FIG. 2 shows an elevational view, partially in section, of one embodiment of a flow control apparatus 18 according to the invention. An essentially cylindrical housing 22 is provided with a first, larger interior bore or chamber 24 and a second smaller interior bore 26, the two bores being joined by a conical valve seat 28 to provide a flow passage. An inlet passage 30 enters bore 24 from below, as illustrated, and is provided with a boss having a conventional attachment fitting 32. At the entrance of inlet passage 30 into bore 24 is an inlet passage conical valve seat 33 with valve control member 35 preferably of the ball type for restricting the flow as will be further explained below. The geometry of the valve seat and corresponding valve member 35 is provided to partially restrict the flow entering bore 24 but never to seal off the flow from passage 30 to bore 24. The inlet passage additionally preferably has a retaining ring 37 to hold control valve member 35 as may be needed while clearing the apparatus of a trapped air bubble as will be further explained below. An outlet passage 34 leaves bore 26 and is provided with a boss having a conventional attachment fitting 36. Housing 22 preferably is injection molded from a material such as clear polycarbonate plastic.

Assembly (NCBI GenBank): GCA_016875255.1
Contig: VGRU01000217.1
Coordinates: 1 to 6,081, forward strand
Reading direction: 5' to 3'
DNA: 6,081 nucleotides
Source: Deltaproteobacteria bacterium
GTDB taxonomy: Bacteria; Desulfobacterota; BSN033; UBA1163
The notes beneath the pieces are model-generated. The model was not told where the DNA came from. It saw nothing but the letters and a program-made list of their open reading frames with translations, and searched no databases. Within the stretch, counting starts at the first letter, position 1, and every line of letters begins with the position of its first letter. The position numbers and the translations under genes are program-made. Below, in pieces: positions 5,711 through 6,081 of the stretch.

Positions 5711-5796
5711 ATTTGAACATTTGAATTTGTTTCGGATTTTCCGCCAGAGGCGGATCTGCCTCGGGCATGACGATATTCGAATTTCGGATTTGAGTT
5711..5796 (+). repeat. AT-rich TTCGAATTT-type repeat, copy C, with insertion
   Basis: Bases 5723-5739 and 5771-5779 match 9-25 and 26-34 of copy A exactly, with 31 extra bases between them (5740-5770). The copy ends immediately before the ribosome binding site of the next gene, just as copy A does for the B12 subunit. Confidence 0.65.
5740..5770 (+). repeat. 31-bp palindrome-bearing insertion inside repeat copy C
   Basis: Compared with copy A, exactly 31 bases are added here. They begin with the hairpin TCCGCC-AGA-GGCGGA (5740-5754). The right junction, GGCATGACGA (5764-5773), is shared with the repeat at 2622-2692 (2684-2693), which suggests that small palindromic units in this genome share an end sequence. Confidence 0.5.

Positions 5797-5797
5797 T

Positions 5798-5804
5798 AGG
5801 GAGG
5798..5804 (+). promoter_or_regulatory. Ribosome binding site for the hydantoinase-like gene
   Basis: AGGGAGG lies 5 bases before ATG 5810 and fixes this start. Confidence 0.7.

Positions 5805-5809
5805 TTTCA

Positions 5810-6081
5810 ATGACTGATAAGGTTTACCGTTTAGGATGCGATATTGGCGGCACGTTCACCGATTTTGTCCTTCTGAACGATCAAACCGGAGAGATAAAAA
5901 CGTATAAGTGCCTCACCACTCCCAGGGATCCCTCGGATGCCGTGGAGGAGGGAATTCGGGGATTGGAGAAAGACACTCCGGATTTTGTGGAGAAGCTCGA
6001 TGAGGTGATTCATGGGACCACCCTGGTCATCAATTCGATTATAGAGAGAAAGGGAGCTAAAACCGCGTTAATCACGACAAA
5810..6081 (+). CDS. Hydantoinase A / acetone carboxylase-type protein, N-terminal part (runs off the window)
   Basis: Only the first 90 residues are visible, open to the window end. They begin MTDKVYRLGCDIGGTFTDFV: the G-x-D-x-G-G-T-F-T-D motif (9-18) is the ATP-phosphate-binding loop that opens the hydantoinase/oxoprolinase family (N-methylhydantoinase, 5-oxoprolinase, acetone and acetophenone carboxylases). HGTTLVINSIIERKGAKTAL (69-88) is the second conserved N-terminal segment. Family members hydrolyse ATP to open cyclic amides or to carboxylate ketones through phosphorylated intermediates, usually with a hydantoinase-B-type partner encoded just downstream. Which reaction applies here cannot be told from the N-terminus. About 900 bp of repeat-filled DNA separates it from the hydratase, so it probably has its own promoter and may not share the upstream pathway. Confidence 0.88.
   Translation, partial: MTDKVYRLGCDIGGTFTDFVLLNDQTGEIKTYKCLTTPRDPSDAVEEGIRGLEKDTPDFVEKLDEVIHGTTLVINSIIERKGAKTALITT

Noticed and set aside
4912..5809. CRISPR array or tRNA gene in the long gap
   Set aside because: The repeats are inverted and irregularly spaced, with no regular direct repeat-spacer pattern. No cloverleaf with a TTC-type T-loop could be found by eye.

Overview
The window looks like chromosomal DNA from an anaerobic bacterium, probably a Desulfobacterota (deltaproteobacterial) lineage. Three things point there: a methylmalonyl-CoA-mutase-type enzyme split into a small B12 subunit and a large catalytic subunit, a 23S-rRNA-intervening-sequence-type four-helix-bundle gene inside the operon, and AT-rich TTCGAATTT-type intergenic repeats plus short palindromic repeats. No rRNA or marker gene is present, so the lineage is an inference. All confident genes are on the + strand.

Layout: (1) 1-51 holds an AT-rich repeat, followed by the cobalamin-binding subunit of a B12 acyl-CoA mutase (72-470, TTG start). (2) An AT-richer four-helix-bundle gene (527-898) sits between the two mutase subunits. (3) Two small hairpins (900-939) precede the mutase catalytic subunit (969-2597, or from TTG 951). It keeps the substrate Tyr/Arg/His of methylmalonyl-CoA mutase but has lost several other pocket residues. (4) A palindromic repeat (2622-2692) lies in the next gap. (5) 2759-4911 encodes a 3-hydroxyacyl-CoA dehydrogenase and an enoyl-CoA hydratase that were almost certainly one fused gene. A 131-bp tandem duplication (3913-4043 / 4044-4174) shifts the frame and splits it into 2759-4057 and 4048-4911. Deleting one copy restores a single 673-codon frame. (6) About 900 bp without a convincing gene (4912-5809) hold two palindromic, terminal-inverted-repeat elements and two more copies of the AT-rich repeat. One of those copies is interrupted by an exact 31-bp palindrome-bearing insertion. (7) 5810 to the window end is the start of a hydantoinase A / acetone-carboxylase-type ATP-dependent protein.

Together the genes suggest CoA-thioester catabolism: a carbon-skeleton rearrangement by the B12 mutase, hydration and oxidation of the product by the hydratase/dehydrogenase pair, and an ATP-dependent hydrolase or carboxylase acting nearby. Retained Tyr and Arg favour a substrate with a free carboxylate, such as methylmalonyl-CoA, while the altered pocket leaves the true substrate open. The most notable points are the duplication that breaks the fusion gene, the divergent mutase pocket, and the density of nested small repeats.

A valve plunger 38 is slidably mounted within bore 24. An actuator shaft 40 extends from the inlet end of valve plunger 38 through a hole provided in cap 42. An actuator knob or button 44 is provided on the outer end of shaft 40. A short, resilient spring cylinder 46 of a material such as silicone rubber is captured between and sealed to valve plunger 38 and cap 42. Spring cylinder 46 is sized so that when the apparatus is assembled as shown, valve plunger 38 is resiliently biased toward valve seat 28. The spring constant of spring cylinder 46 is chosen so that should the pressure at the outlet end of the apparatus approach an undesirably high level for the pressure transducer operatively connected thereto the valve plunger 38 will move to the right to help equalize the pressure. Plunger 38 further includes a radially extending circumferential flange 48, which is sufficiently smaller in diameter than bore 24 to allow the desired liquid flow through the apparatus. The outlet end of valve plunger 38 is provided with a counterbore 50, in which a glass cylinder 52 is secured by suitable means. A capillary bore 54 is provided in cylinder 52, the bore diameter being chosen to provide the desired continuous flow rate through the apparatus in actual use. At the bottom of counterbore 50, one or more radially extending passages 56 are provided which open into bore 24 on the inlet side of circumferential flange 48, to complete the continuous, low flow path through the apparatus. The outlet side of circumferential flange 48 is provided with a conical surface of geometry similar to that of valve set 28. A resilient seal ring 58 of a material such as silicone rubber is captured between valve plunger 38 and seat 28. Ring 58 preferably is sized so that it moves with valve plunger 38 and is small enough in outer diameter to allow a desired second higher flush flow rate when valve plunger 38 is moved to the right, as illustrated, However, ring 58 also may be sized to fit snugly in bore 24 right at seat 28, in which case the inner diameter of the ring is sized to allow the second desired higher flush rate. Finally, an auxiliary outlet passage 60 is provided through a boss having an attachment fitting 62, to which suitable pressure instrumentation is attached during use.